3 Key Healthcare HR Trends for 2023 and Beyond
HR professionals remain busy in 2023 as they grapple with a tight labor market, economic uncertainty, rapidly changing technology, and more.
Explore three trends healthcare HR leaders should track as they manage their workforce this year and beyond.
Many organizations across industries run on legacy systems, and healthcare is no exception. Many of these outdated systems keep healthcare organizations running and help them manage patient information.
Healthcare leaders realize that they need to modernize their technology and embrace automation and artificial intelligence (AI). HR can benefit from this trend, as automating HR processes improves efficiency and accuracy while freeing up HR professionals for higher-level, more strategic work.
Across industries, 25% of organizations are already using AI for HR activities, especially around recruiting and hiring, according to a Society for Human Resource Management survey.
“Recruiters can now look through resumes and applications considerably more swiftly and correctly, thanks to sophisticated algorithms and software,” says Steve Pogson, Founder and Strategy Lead at Helm Digital. “Due to this, healthcare businesses may now more quickly fill open positions and streamline their hiring procedures.”
Healthcare workers have suffered from high rates of burnout and turnover in recent years, leading to a tight labor market for employers. A recent survey by Bain & Company found that 25% of clinicians are looking at switching professions, with 89% of those professionals citing burnout.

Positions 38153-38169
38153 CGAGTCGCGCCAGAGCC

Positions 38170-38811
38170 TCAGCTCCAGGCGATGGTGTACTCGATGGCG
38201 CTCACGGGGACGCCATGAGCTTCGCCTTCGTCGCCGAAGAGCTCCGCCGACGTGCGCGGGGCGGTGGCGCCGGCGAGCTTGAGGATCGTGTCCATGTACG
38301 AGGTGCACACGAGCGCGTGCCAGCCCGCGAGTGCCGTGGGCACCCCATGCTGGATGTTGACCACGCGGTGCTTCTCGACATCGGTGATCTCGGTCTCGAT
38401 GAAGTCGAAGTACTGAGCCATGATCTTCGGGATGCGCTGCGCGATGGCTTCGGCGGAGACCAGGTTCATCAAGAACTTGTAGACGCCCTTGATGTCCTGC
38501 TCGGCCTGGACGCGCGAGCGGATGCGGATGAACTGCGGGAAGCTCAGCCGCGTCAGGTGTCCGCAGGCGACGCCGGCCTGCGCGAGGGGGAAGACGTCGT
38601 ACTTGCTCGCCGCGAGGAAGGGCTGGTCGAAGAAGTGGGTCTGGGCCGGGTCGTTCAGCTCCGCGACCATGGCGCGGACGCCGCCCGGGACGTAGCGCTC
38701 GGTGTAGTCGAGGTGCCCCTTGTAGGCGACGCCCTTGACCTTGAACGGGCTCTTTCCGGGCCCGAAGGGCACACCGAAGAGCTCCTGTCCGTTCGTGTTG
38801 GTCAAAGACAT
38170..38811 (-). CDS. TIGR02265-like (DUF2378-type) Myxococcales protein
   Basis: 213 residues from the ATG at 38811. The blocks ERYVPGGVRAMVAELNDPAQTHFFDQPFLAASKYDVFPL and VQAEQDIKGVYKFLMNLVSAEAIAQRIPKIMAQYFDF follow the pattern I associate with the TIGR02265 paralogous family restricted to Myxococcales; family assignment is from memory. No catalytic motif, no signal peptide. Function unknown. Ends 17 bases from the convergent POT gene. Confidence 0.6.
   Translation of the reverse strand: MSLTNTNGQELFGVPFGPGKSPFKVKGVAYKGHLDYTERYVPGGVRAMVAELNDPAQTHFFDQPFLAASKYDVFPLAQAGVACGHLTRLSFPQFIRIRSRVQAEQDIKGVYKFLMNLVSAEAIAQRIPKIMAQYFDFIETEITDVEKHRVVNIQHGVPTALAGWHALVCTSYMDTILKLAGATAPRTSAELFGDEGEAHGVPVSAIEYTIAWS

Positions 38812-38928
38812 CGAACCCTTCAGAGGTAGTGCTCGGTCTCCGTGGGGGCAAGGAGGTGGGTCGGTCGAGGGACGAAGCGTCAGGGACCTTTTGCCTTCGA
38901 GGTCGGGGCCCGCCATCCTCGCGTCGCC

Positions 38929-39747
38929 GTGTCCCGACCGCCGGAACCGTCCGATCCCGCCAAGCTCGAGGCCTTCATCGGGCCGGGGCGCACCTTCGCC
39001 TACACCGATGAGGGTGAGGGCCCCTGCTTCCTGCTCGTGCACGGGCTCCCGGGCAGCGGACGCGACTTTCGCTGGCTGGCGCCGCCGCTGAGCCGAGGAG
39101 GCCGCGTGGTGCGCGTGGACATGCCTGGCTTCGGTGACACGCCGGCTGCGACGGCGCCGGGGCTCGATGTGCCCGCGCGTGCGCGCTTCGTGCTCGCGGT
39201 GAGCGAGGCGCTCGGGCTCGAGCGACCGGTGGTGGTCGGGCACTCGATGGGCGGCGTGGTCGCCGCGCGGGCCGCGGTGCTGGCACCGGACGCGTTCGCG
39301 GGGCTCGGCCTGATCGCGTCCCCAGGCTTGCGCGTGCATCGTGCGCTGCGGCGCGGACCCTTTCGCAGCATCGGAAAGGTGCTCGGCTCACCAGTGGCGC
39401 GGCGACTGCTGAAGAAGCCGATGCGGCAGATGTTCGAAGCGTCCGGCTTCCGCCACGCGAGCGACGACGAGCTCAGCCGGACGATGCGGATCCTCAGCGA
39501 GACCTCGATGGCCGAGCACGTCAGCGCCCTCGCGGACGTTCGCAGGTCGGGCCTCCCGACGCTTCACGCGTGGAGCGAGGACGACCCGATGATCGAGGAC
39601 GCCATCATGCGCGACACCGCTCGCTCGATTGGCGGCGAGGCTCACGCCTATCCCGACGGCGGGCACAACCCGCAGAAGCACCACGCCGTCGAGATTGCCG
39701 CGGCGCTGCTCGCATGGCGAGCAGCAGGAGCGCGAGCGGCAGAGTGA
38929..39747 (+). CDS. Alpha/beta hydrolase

In response, many organizations are looking to change their HR and people processes. They want to reduce burnout, help employees feel a greater sense of belonging, and improve engagement so employees don’t look elsewhere.
“The adoption of a ‘people-first’ approach is the response to how staffing is heavily related to consumerism behaviors now,” says Stephen Saville, President of talent marketplace SkillsGigs.com. “Job candidates have access to data, review sites, and social media to really shop around before deciding. This forces HR professionals to be more transparent, inclusive, as well as humanize the experience.”
An employer brand is the image of a company as an employer. It’s often the first thing job applicants see, while new hires consider it the promise you’re making to them. Healthcare employer brand is essential for attracting high-level talent and getting referrals from your existing workforce.
“Nobody will encourage their friends to apply for a job at a company where they had a negative experience,” says Aaron Barsalou, Managing Partner at Psyclarity Health. “Likewise, top prospects are more likely to accept your offer if your company has a strong brand, regardless of how they learned about the position.”
To improve your employer brand with existing employees, focus on employee satisfaction and retention. This can be achieved by offering competitive wages and benefits, creating a positive work environment, and providing training and development opportunities.
While recruitment is a crucial stage, employer brand must be cultivated throughout the employee life cycle, especially if you want current and former workers to recommend you to applicants.
Healthcare HR leaders have a lot of responsibilities during this year and beyond. They must move their organizations to modern technology platforms, solve for employee burnout and turnover, and cultivate a reputation as a desirable employer.